The Issue: Biomat Sludge in Drainfields


Estimates indicate that 1 in 10 septic drainfields fail annually, typically due to biomat sludge, leading to environmental and health hazards, along with costly replacements.

The thickness of the biomat in the soil drainfield interface that can render it impermeable varies depending on several factors, including the composition of the biomat, soil type, and the hydraulic loading rate. However, general findings from various studies suggest that even a relatively thin biomat layer can significantly impact the permeability of the drainfield.


Key Points on Biomat Thickness and Permeability

1. Critical Thickness
Studies indicate that a biomat thickness of approximately 0.5 to 2 centimeters (0.2 to 0.8 inches) can greatly reduce the permeability of the soil. At this thickness, the biomat can restrict the flow of effluent into the surrounding soil, leading to ponding and system failure.

2. Variability Based on Soil Type
Sandy soils with larger pore spaces may tolerate a slightly thicker biomat before becoming impermeable compared to clayey or silty soils, which have smaller pore spaces. The permeability of the underlying soil significantly affects how quickly the biomat can cause clogging.

3. Hydraulic Loading Rate
Higher hydraulic loading rates can exacerbate biomat formation and clogging. Conversely, reducing the hydraulic loading rate can help manage the development of the biomat and maintain some level of permeability.

Supporting Research

1. Title: Mechanisms of Biomat Formation and Impact on Soil Permeability
Authors: Robert L. Siegrist, Evan J. Tyler

Findings: This study found that biomat thicknesses as thin as 0.5 cm can significantly reduce the hydraulic conductivity of the drainfield, especially in fine-textured soils.

2. Title: Clogging in Soil Treatment Units and the Role of Biomat
Authors: John E. McCray, Robert W. Pruden

Findings: The research highlights that a biomat layer of about 1 cm can cause a drastic reduction in permeability, leading to the failure of the drainfield to adequately treat and disperse effluent.

3. Title: The Role of Biomat in Septic System Drainfield Failure
Authors: Cheryl D. Nelson, Victor I. Padilla

Findings: This paper discusses how biomat thicknesses ranging from 0.5 to 2 cm can render a drainfield impermeable, particularly in soils with lower initial permeability.


Even a thin biomat layer of around 0.5 to 2 centimeters can render a drainfield impermeable, depending on soil conditions and effluent loading rates. Managing the formation of biomat through proper maintenance, effluent pretreatment (such as with aerobic treatment units), and appropriate hydraulic loading rates is crucial for maintaining the permeability and functionality of septic system drainfields.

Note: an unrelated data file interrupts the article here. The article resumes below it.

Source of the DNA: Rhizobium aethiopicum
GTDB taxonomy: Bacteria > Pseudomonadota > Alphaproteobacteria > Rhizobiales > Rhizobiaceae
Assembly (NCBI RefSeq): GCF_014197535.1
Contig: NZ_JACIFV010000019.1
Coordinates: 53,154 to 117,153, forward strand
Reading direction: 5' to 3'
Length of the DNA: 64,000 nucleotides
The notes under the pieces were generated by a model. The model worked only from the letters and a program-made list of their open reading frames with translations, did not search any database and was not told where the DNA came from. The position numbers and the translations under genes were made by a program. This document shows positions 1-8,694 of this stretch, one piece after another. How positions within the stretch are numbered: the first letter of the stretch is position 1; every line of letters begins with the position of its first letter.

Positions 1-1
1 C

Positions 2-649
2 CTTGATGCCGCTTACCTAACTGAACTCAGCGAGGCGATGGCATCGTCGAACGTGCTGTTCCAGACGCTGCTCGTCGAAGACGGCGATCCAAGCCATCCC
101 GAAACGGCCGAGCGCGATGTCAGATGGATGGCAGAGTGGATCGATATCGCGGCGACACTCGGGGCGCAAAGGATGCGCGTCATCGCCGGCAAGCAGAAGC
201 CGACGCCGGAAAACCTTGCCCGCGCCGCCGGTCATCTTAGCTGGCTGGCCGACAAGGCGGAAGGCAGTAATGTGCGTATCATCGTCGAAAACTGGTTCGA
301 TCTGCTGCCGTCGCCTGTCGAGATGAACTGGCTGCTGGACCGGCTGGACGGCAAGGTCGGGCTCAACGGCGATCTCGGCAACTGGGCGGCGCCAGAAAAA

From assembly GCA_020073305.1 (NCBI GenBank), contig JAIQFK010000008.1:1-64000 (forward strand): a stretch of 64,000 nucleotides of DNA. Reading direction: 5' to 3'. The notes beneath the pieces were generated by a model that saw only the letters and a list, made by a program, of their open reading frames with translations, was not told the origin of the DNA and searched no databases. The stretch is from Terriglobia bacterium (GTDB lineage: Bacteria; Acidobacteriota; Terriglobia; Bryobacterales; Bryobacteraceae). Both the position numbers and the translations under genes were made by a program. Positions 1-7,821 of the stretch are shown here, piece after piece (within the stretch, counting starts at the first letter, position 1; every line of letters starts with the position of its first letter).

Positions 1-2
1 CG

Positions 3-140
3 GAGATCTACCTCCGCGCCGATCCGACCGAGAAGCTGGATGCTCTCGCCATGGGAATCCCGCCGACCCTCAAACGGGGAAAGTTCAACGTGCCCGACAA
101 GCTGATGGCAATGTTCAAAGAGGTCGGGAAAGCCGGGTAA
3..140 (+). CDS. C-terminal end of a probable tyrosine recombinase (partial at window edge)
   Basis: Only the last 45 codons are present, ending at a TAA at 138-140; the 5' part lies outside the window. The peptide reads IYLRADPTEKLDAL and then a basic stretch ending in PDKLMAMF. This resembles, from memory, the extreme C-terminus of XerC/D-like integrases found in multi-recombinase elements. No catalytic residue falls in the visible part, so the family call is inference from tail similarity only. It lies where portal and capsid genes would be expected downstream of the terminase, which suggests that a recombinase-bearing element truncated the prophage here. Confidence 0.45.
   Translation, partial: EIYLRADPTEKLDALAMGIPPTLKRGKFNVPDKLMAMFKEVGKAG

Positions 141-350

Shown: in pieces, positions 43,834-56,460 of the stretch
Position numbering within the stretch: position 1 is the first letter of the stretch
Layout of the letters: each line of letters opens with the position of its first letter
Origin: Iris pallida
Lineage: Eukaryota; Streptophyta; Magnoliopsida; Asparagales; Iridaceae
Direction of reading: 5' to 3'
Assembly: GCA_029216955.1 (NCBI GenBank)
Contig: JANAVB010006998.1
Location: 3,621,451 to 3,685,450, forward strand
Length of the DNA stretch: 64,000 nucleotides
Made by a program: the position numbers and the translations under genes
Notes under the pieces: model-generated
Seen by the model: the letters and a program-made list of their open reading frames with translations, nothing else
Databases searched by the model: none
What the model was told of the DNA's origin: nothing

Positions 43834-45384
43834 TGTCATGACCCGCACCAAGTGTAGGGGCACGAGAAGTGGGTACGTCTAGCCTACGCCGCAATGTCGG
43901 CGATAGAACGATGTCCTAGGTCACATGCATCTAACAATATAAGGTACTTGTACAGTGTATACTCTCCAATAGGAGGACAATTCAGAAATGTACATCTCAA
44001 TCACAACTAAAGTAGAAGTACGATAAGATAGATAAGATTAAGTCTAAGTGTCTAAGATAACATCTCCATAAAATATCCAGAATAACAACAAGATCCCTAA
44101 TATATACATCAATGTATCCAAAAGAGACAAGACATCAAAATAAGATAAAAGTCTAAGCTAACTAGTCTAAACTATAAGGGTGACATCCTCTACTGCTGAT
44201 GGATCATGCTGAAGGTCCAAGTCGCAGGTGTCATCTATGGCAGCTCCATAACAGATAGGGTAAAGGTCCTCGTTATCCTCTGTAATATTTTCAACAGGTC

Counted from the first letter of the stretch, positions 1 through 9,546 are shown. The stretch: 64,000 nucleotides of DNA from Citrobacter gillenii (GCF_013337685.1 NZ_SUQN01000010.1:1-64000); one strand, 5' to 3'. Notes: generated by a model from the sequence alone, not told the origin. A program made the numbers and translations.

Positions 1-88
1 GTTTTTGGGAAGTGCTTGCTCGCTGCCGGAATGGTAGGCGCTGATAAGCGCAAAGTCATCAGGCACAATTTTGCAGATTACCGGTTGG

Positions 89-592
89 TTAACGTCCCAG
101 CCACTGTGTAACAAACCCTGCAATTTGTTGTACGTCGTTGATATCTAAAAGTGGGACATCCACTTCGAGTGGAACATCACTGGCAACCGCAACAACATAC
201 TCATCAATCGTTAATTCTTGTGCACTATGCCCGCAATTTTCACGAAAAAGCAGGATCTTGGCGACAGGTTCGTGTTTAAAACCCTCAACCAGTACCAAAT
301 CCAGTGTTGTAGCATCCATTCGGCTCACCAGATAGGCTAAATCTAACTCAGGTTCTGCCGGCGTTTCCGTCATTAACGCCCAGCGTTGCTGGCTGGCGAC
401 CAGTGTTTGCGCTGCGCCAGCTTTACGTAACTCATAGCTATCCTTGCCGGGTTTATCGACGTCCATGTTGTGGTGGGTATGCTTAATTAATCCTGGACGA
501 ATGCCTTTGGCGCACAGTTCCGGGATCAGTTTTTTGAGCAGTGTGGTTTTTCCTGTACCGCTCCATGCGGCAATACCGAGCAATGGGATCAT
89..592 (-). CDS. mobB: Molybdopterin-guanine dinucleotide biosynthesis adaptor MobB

Studies Confirm: Aerobic Effluent Introduced into Drainfield to Rejuvenate Biomat Sludge Issues


Rejuvenating drainfields with aerobic effluent is a targeted approach to enhance the degradation of biomat sludge and improve the performance of septic systems. Numerous studies have focused on this method. Here are some of these studies along with summaries of their findings:

1. Title: Aerobic Treatment Units and Their Impact on Septic System Drainfields
Authors: Otis, R.J., et al.

Findings: This study evaluates the effect of aerobic treatment units (ATUs) on the performance of septic system drainfields. It was found that effluent from ATUs significantly reduced biomat accumulation due to higher levels of dissolved oxygen. The research documented increased infiltration rates and reduced instances of drainfield failure.

2. Title: Improving Septic System Performance with Aerobic Treatment and Effluent Reoxygenation
Authors: Heger, Sarah, et al.

Findings: The paper investigates the use of reoxygenation of effluent before it enters the drainfield. This approach showed that oxygen-enriched effluent enhanced aerobic microbial activity, leading to more effective degradation of organic matter and biomat in the drainfield. The study concluded that this method could significantly extend the life of septic systems.

3. Title: Long-Term Performance of Drainfields Receiving Aerobically Treated Effluent
Authors: Siegrist, R.L., McCray, J.E.

Findings: This research follows the long-term performance of drainfields receiving aerobic effluent. It was observed that these drainfields maintained better permeability and had fewer clogging issues over time. The aerobic conditions were conducive to sustained microbial degradation processes, preventing excessive biomat formation.

4. Title: Enhancement of Soil Absorption Field Performance Using Aerated Effluent
Authors: Gross, M.A., et al.
Findings: This study explores how aerated effluent impacts soil absorption field performance. It demonstrated that the use of aerated effluent resulted in higher oxygen levels in the soil, promoting aerobic digestion of organic materials in the biomat. Improved effluent quality led to better infiltration and reduced risk of hydraulic failure.

5. Title: Field Trials of Aerobic Effluent for Drainfield Rehabilitation
Authors: Anderson, D.L., et al.

Findings: The field trials documented in this study show the practical application of aerobic effluent for rehabilitating failing drainfields. The results indicated significant improvement in drainfield function, with enhanced effluent percolation and reduced biomat thickness. The study highlighted the effectiveness of converting anaerobic systems to aerobic treatment units as a remediation strategy.

6. Title: Impact of Aerated Effluent on Soil Microbial Communities and Drainfield Function
Authors: Van Cuyk, S., Siegrist, R.L.

Findings: This paper investigates the changes in soil microbial communities in drainfields receiving aerated effluent. The findings showed a shift towards aerobic microbial populations that are more efficient at degrading organic matter. This microbial shift contributed to improved soil absorption and reduced biomat-related issues.

7. Title: Performance of Septic System Drainfields with Aerobic Pretreatment of Effluent
Authors: Tyler, E.J., Converse, J.C.

Findings: The study evaluates the performance improvements in septic system drainfields when effluent undergoes aerobic pretreatment. It found that pretreatment significantly reduces organic loading and biomat formation, resulting in more stable and effective drainfield operation over time.

8. Title: Aerobic Treatment Units: A Solution for Failing Septic Systems
Authors: Mayer, T., and Witten, J.

Findings: This paper discusses the use of aerobic treatment units (ATUs) as a solution for failing septic systems. The authors provide evidence that ATUs can rejuvenate drainfields by providing a continuous supply of oxygen-rich effluent, which promotes aerobic degradation of biomat and prevents clogging.